Energy Regulations Drill Nevadans’ Wallets

Print Friendly, PDF & Email

By Marc Miles and Wayne Winegarden

If forecasts predicting another brutally cold winter are correct, Americans’ furnaces will soon be working overtime. Last year’s frigid temperatures significantly increased heating bills across the country. For instance, the cost to heat a home with propane increased by more than 50 percent.

The weather is a given every year, but spiking energy costs are not. Energy regulations that discourage economic efficiency — especially here in Nevada — drive up energy prices, drain Americans’ wallets, and cost the country thousands of jobs.  Reforming these energy regulations can save consumers money and spur economic growth.

Nevada has some of the most inefficient energy regulations in the country, according to our new study, The 50 State Index of Energy Regulation. Nevada fared particularly poorly due to its restrictions on consumer freedom to choose an energy provider and the ability of electricity producers to adjust to changing conditions. Instead of effectively allocating energy resources, Nevada has implemented regulations that create costly roadblocks.

Nevada would do well to emulate states, such as Texas, that let consumers choose between different energy providers. Residents and businesses can compare different electricity suppliers’ prices and services — and choose the one that best meets their needs.

When consumers are empowered, power companies must compete to attract and retain customers. That helps reduce prices. In Texas, rates declined by more than a third after retail choice policies were introduced.

Texas actively promotes retail choice by offering consumers information about the different energy options available. Texans can also take advantage of an online comparison tool that allows for convenient, one-stop shopping. It’s no surprise that over 80 percent of Lone Star State residents and businesses exercise their freedom to choose the best deal.

Despite the proven success of retail choice, only 17 states have embraced such policies. Nevada isn’t one of them. If lawmakers introduced retail choice, residential consumers would have more money in their pocketbooks, and businesses would benefit from lower operating costs. Such savings would benefit the Nevada economy.

Regulations on electricity production are also boosting energy bills unnecessarily. One common type of regulation — the “renewable portfolio standard” — requires electric companies to generate a set percentage of their power from renewables such as solar and wind.

But renewable energy isn’t cheap. The federal Energy Information Administration estimates that renewable sources like solar thermal and offshore wind can be 300 percent more expensive than electricity generated from natural gas. Power companies pass these expenses on directly to consumers in the form of higher electric bills.

Nevada would be wise to ditch its renewable portfolio standard.

Wyoming declined to institute such a standard — and its residents have reaped the benefits. Electricity costs just 7.91 cents per kilowatt hour in Wyoming — the third cheapest rate in the nation.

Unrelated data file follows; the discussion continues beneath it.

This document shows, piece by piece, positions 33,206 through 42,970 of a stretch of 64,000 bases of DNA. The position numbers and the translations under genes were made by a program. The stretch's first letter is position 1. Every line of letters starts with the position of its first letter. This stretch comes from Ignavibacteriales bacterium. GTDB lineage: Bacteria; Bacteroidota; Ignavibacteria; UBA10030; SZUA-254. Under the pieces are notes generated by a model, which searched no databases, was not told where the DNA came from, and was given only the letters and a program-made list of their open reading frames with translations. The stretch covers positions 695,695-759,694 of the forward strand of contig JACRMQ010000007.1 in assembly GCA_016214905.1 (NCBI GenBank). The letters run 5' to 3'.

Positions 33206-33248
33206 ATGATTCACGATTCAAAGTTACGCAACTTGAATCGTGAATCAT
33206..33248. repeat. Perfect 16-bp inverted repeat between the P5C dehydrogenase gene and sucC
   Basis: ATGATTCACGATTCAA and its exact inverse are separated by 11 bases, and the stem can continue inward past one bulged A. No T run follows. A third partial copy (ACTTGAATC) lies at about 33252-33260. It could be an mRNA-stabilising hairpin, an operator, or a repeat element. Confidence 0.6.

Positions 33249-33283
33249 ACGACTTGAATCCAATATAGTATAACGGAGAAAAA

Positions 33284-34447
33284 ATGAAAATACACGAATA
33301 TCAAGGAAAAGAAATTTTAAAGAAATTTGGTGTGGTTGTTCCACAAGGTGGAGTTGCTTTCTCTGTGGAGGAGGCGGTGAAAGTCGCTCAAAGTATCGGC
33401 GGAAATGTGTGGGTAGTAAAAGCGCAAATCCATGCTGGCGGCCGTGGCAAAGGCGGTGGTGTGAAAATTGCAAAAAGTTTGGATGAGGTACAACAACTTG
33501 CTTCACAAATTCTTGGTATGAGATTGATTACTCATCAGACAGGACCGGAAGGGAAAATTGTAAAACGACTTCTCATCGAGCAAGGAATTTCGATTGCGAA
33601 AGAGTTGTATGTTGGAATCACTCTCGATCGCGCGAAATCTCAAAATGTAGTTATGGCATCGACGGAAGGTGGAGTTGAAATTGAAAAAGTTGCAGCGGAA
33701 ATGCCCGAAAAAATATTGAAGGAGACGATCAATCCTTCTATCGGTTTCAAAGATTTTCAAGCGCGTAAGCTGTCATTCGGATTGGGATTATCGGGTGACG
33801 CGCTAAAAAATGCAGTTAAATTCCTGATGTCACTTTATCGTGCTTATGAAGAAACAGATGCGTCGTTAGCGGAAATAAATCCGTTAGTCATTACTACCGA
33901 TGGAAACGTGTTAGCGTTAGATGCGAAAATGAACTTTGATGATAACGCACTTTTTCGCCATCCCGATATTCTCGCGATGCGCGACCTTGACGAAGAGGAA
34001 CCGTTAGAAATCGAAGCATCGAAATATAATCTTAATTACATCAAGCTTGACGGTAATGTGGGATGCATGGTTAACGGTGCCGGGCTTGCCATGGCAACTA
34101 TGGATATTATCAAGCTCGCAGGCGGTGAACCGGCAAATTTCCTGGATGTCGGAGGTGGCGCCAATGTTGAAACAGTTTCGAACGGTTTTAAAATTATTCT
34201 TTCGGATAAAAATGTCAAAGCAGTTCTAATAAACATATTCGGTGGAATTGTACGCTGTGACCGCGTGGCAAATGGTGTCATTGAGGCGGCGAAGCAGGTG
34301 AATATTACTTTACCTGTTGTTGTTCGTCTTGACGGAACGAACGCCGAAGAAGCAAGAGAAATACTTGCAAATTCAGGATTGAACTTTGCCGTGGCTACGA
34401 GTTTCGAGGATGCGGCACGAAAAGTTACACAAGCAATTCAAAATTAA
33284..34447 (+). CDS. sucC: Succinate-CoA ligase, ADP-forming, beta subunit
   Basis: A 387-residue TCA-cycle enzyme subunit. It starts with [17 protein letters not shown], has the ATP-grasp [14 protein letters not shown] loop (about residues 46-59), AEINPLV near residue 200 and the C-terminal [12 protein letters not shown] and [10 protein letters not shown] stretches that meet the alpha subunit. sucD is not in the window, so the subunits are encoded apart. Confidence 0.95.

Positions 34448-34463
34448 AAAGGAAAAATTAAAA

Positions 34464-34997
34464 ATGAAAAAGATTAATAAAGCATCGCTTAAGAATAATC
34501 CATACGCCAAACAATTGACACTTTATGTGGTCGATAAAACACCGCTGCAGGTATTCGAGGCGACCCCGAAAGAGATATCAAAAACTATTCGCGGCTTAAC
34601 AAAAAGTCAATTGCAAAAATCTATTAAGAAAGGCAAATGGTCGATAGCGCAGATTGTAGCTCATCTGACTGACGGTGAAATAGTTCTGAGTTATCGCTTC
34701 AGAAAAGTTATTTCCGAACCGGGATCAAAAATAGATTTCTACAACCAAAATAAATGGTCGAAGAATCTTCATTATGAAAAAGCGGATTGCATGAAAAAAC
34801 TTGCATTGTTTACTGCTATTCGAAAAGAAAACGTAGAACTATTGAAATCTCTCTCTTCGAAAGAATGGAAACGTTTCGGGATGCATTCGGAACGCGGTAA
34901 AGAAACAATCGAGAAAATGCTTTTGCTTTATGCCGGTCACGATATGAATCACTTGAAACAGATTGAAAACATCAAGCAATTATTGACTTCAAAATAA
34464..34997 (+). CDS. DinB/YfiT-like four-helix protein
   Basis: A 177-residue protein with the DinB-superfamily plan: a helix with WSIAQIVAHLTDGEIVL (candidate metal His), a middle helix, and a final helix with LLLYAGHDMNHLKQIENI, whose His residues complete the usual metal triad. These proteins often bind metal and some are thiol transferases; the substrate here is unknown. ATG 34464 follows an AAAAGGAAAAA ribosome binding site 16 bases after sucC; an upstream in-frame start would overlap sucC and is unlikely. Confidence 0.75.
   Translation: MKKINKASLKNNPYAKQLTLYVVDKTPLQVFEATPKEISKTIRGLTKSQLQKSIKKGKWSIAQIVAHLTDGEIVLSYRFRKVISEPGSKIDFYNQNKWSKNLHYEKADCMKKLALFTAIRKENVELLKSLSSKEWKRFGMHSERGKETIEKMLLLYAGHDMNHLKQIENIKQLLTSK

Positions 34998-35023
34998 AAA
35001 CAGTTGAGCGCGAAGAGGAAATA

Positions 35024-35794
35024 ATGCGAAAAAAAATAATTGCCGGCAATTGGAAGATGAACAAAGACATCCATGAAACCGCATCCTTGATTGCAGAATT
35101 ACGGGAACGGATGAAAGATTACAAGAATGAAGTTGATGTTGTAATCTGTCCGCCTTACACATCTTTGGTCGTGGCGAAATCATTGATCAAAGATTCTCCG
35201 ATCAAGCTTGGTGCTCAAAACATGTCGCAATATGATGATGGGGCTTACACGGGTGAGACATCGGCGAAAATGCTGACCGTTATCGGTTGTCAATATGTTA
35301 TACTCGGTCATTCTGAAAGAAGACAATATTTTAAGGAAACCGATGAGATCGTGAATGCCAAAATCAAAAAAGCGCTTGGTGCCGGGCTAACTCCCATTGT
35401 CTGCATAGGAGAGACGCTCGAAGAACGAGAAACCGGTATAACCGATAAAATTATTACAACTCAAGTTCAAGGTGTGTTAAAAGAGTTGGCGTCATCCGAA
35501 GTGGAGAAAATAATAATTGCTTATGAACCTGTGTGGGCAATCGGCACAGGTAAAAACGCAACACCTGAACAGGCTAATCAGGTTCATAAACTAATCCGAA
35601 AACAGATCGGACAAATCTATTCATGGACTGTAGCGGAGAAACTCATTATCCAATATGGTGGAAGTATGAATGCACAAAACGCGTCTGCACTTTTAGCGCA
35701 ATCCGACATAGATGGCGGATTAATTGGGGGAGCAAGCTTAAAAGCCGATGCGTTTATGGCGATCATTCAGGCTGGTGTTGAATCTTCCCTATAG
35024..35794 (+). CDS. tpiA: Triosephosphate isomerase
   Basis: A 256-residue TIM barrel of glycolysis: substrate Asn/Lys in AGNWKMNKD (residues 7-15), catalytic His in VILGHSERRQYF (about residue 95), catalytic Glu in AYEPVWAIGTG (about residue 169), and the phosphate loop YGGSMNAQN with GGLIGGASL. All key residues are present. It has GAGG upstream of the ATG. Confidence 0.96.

Compare that to Nevada. Its renewable portfolio standard requires energy providers to generate 25 percent of the state’s electricity from renewable sources by 2025. It’s no surprise, then, that the price of Nevada’s electricity per kilowatt hour is 35 percent higher than Wyoming’s.

High electricity prices raise costs for businesses and consumers alike, and have adverse economic consequences. A University of Kentucky study demonstrates that even a 10 percent increase in electricity prices can cost a state billions of dollars in lost economic activity.

Based on our Index, the average rate of economic growth in the states with the most economically efficient energy regulations was 8 percentage points higher than in the states with the least economically efficient energy regulations.

Energy regulations also smother job creation. Despite the recession, the average employment growth in the most economically efficient states increased by 2.6 percent between 2007 and 2012, compared to an average contraction in employment of 2.2 percent in the least efficient states.

There’s no need for these job losses to continue.  Doing away with inefficient energy regulations can jumpstart job growth and lower consumers’ energy bills.

And by the way, good luck staying warm this winter.

Marc Miles, Ph.D., is president of Global Economic Solutions. Wayne Winegarden, Ph.D., is senior fellow at the Pacific Research Institute and a Partner in the consulting firm Capitol Economic Advisors.

Comments

  1. Bill Miller says:

    These two are products of libertarian think tanks. Not that that’s necessarily a bad thing. It’s just that I prefer looking to a future of renewable cleaner energy production. You know, living in the 21st century, not the 19th. The transition will be painful to be sure. When we began exporting our manufacturing jobs overseas in pursuit of greater profits it caused pain that we still feel today. That worked out great, didn’t it? Sometimes greater profits are not the answer to everything. By the way, this is a generic article with state names changed to whatever state it was printed. I moved here from northern Indiana and I have never spent less on energy in my life and will absolutely have no problem heating my home this winter.
    Bill Miller

Speak Your Mind

*